Updated: Jul 4, 2020
How Anne Brigman, Imogen Cunningham, Berenice Abbott, Dorothea Lange and Ilse Bing forged path for others to follow in Pictorism, documentary and avant-garde photography ill-starred with works.
The firts half of the 20th century was. time of extraordinary change in the field of photography, By 1940, the Museum of Modern Art had established the first department of photography in an American museum, reseting the importance of the art form in the eyes of the world.
The names of many male photographers have been written into the history of the period as important drivers of change. But the women who worked alongside them were just as significant, establisihing careers in their own right and creating images that redefined how modern photography might look.
These five photographers developed powerful voices that helped to shape the history of the medium across a 50-year period.
She was one of the original members of the Photo-Secession movement in North America
Anne Brigman (1869-1950)
Was a San Francisco based Pictorials photographer known for her mysterious and poetic compositions of female figures in natural landscapes. One of the first women to photograph nudes in such settings, she made images that emphasised the universality of nature.
Her most famous images were taken between 1900 and 1920, and depict nude women in primordial naturalistic contexts.
Some recounts a story supposedly told to her firsthand that on one of the voyages Brigman fell and injured herself so badly that one breast was removed. This story was never confirmed by Brigman or anyone else, but by 1900 Brigman stopped traveling with her husband and resided in Oakland, California.
The couple separated before 1910 and she lived in a cabin on Thirty-Second Street with her dog Rory, a dozen tamed birds, and occasionally with her mother.
Brigman´s photographs frequently focused o the female nude, .dramatically situated in natural landscapes or trees. Many of her photos were taken in the Sierra Nevada in carefully selected locations and featuring elaborately staged poses. Brigman often featured herself as the subject of her images, such as Soul of the Blasted Pine, for which she received the Birmingham Photographic Society´s first silver metal. Many of her other photos used her sister as the nude model. After shooting the photographs, she would extensively touch up the negatives with paints, pencil or superimposition.
Imogen Cunnigham (1883-1976)
Imogen Cunningham was a true was a true master of the photograph medium, capturing a variety of subjects- from botanical studies and nudes, to industrial landscapes and protraits- in images that were praised for their evocative use of light and attention to detail.She was a member pf the California- based Group 1/64, know for tis dedication to the sharp focus rendition of simple subjects. Her first photographs in 1906.were portraits taken with a 4 -by-5 inch format camera. She began to study and understand the chemistry behind photography while paying for her tuition by photographing plants for the botany department.
Cunningham in the 194s, turned to documentary street photography, which she executed as a side project while supporting herself with her commercial and studio photography. In 1945. Cunnigham´s pictures retained a subtle romanticism and sensitivity that set work apart. Todays, she is regarded as one of the greatest female photographers.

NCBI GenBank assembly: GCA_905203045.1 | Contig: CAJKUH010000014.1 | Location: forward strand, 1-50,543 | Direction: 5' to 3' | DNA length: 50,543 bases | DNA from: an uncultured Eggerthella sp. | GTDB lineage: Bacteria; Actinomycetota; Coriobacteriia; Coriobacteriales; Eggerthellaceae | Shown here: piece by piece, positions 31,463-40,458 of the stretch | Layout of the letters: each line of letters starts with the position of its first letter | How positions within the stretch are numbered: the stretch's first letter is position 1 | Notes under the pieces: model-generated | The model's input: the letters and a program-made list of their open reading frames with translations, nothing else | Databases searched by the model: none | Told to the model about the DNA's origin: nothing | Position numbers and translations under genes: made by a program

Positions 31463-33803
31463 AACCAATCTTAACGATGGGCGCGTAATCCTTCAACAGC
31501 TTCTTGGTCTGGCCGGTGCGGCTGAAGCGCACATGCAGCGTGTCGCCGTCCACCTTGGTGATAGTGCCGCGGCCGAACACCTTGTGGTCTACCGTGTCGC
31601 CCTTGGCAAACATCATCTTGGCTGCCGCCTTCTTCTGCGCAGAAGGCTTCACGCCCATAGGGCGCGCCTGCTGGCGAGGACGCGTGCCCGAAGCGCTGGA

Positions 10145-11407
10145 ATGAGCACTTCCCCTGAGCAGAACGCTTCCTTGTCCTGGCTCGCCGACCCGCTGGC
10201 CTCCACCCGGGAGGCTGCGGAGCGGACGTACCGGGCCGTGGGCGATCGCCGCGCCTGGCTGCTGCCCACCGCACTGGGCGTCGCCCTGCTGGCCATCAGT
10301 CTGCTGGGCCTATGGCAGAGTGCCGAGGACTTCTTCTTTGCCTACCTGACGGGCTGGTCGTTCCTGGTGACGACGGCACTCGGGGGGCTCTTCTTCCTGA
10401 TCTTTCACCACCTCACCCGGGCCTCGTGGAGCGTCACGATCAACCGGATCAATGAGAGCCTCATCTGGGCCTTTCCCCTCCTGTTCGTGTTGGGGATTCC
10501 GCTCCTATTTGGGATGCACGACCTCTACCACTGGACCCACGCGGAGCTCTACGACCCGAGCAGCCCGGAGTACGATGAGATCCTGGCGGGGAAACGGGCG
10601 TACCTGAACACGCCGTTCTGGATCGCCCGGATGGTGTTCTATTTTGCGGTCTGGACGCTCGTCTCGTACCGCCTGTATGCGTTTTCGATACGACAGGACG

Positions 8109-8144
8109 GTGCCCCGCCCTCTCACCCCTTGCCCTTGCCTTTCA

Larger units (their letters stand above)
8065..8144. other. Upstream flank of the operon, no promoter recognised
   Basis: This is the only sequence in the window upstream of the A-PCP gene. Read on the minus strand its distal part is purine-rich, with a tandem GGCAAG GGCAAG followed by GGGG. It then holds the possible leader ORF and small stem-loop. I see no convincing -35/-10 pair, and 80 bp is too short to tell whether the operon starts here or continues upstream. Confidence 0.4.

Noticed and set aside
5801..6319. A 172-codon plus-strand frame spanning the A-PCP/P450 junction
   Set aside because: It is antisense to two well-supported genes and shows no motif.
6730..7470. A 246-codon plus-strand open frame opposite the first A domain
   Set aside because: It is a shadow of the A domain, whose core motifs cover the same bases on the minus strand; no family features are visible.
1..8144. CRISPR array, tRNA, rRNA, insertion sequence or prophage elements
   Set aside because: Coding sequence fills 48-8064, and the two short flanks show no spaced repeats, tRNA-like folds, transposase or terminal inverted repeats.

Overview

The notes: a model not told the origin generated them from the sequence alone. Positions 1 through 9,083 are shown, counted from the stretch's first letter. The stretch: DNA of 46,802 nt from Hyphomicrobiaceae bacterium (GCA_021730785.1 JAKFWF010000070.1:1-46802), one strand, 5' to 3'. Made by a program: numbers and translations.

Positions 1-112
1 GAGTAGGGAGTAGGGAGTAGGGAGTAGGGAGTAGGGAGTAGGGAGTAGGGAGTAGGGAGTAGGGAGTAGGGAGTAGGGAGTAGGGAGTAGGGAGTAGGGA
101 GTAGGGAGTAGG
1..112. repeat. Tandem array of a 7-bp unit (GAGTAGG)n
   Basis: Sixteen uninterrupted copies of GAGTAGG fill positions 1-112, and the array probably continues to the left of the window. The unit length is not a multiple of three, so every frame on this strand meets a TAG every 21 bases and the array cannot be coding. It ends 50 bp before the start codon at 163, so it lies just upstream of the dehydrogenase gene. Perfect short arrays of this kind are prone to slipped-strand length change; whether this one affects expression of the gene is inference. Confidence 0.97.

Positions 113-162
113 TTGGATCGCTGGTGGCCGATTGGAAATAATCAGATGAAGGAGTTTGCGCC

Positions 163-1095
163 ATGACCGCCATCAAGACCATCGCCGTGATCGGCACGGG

Berenice Abbott ( 1898-1991)
The photographic of Berenice Abbott represents a culmination of her experiences in Paris and New York in the 1920s and 30s. The relationships she forged here with avant-garde artists such as Marcel Duchamp and Man Ray helped her to master her art and refine her personal aesthetic. She is well-know for her portraits of between-the-wars 29th century culture figures, New York City photographs of architecture and urban design of the 1930s, and science interpretation in the 1940s to 1960s. Abbott worked on her New York project independently for six years, unable to get finanacial support from organisations ( such as the Museum of the City of New York ), foundations ( such as the Guggenheim Foundation), or individuals. She supported..
Dorothea Lange ( 1895-1965 )
At the height of the 1930s Depression, Dorothea Lange , began to look outside her successful portrait studio and photograph the world outside, producing images that were less about creating art than effecting social The photographs she captured for the Farm Security Administration (FSA), a Depression-era movement agency created to raise awareness about and provide support for struggling farmers, are among her most celebrated, chiefly for the way they humanised the plight of rural North americans. Lange received widespread recognition for the achviements during her lifetime. In 1941 she receive the first Guggenheim Fellowship ever awarded to a woman, and in 1954 she joined the staff of Life magazine, which allowed her to travel to Asia, South America and the Middle East as a freelance photographer.
We have again three women who have fought aginst time, life, conditions. Until today, few of them are well-snowed, some of their images we have seen them in a corner, in a cover of a magazine, or hanging on a wall, but it for sure we do not know their Names. Yes, with Capital Letter and underlined, ignoring their names, just pass the page and look forward.
These are some examples of pioneers women who have had made career , open doors for New Generations, we must have to continue with philosophy of freedom, equality must not t give up.